Get ready for some significant changes coming to a retirement plan near you
Employers should start planning now for the mandatory effects of the latest SECURE Act 2.0 set to begin next year
At the end of 2022, President Biden signed the second major piece of retirement plan legislation in the past three years, the Setting Every Community Up for Retirement Enhancement 2.0 Act of 2022 (SECURE 2.0), a follow-up to the 2019 SECURE Act. Both are generally intended to increase retirement savings for Americans.
As is typical with retirement plan legislation, the effective dates for many provisions were delayed to allow employers time to implement the changes. As 2024 is the effective date for several significant changes, employers need to work closely with their plan service providers to implement the mandatory and optional changes described in this article along with other mandatory requirements.
Since March 13, 2020, employees with federal student loan debt have been permitted to stop payments, but the pause on payments will expire on Aug. 29. Starting in 2024, employers have the ability to relieve some of the financial burden of student loans through an optional retirement plan provision. They are permitted to treat student loan payments by employees as elective deferrals to 401(k), 403(b) or SIMPLE 401(k) retirement plans so that the employee can still receive a matching contribution without making a salary reduction contribution.
In order to increase retirement savings for a segment of the workforce, both the 2019 and 2022 SECURE Acts liberalized the eligibility rules for part-time employees. The legislation created an exception to the existing rule that an employer may require as much as 1,000 hours of service in a 12-month period in order for an employee to become eligible for a Section 401(k) plan.
The 2019 legislation requires Section 401(k) plans to allow employees to make elective deferrals if they satisfy the 1,000-hour rule or who are credited with at least 500 hours of service in each of three consecutive 12-month eligibility computation periods (“long-term part-time employees”).
The 2019 legislation only counts periods of service beginning on and after Jan. 1, 2021. Thus, any long-term part-time employee who worked the required 500 hours in 2021 and the following two years is eligible as early as Jan. 1, 2024. SECURE 2.0 expands this rule by shortening the required period to two consecutive 12-month periods for plan years beginning after Dec. 31, 2024.
Effective January 1, 2023, Section 403(b) annuity plans commonly used by schools and other tax-exempt employers are subject to the same rule for service after that date. Employers may still utilize the 1,000-hour eligibility rule, however, to limit employer contributions eligibility.
Employers can easily be caught unawares of this new requirement as part-time employees are sometimes viewed as ineligible for all benefits based on expected work schedules of well above 500 hours a year. It is critical that employers track hours worked for all part-time employees, even those who are expected to work limited schedules or on limited duration assignment.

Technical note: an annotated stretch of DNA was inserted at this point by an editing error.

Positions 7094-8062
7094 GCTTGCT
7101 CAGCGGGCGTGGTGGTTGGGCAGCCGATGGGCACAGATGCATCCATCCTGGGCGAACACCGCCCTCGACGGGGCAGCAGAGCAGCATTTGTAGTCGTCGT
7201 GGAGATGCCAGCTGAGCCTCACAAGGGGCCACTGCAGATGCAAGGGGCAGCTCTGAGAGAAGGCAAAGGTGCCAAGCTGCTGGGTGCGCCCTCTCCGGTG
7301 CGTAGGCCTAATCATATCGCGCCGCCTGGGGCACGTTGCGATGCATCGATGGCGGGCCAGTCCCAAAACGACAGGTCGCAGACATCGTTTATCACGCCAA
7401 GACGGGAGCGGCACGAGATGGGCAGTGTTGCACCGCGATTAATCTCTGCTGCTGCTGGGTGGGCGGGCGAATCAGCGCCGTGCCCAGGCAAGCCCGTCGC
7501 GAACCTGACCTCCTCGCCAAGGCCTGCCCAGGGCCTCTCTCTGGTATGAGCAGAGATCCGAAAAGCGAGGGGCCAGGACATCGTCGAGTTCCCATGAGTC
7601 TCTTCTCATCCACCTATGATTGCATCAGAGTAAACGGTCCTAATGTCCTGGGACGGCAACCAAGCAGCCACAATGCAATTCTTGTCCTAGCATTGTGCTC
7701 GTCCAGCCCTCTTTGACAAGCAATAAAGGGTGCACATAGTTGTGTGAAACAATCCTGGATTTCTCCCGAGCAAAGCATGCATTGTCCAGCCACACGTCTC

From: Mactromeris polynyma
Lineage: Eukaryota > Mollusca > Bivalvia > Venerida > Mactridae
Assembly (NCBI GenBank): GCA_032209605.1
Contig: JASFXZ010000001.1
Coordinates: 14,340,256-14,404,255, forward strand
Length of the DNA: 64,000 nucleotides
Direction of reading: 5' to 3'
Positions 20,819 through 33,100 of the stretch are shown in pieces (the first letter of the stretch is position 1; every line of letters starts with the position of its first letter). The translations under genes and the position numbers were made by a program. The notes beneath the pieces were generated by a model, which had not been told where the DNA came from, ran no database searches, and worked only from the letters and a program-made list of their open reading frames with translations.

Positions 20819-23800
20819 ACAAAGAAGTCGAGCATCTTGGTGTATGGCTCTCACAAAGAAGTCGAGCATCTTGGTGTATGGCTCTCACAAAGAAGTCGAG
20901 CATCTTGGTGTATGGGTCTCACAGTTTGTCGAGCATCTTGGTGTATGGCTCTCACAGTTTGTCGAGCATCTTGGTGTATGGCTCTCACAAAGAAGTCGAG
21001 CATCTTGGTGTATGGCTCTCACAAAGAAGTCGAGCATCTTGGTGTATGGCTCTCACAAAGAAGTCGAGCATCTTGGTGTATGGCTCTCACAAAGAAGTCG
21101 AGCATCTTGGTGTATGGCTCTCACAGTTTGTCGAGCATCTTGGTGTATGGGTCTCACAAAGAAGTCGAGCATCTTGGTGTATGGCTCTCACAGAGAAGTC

Under existing IRS plan correction guidance, employers who fail to timely enroll employees in 401(k) or 403(b) plans are required to correct the error by contributing on the employee’s behalf as though the employee had made the deferral contribution along with any employer matching contribution for which the employee would have been eligible.
Another provision that will require attention in preparation for 2024 is the treatment of the popular additional salary deferral contributions made by employees age 50 or older.
For tax years beginning after 2023, these “catch-up contributions” under 401(k) plans, 403(b) plans, or Section 457(b) plans are subject to mandatory after-tax Roth treatment if made by employees whose wages for the preceding calendar year exceed $145,000, as annually indexed for inflation. This will require payroll changes and changes by the retirement plan administrators to account for the current tax recognition and Roth treatment. Although the catch-up contribution change is mandatory starting in 2024, employers also have the option to give employees the option of receiving matching contributions on a Roth basis.
It is also worth noting that, effective for taxable years beginning after Dec. 31, 2024, individuals who are ages 61 to 63 can make even larger catch-up contributions equal to the greater of $10,000 or 50 percent more than the regular catch-up amount in 2025
Lastly, SECURE 2.0 permits employers the option of allowing employees to make limited withdrawals for emergency expenses of up to $1,000 without the withdrawal being subject to the normal 10 percent additional tax for distributions to those under age 59. Only one distribution is permissible per year and an employee has the option to repay the distribution within three years.
Employers may also permit an employee who is a victim of domestic abuse to withdraw the lesser of $10,000 (indexed for inflation) or 50 percent of the participant’s account for various reasons, such as escaping an unsafe situation. Although subject to income tax, a distribution under this provision is also not subject to the early distribution tax. In addition, a participant can repay the withdrawn funds over three years and obtain an income tax refund.
The first round of significant retirement plan changes comes on line in 2024 and employers will be well served to start thinking about both how the mandatory changes will affect their plans and whether any of the optional changes will be of interest to their participants.
John E. Rich Jr., who chairs the Tax Department at McLane Middleton, Professional Association, can be reached at firstname.lastname@example.org or 603-628-1438.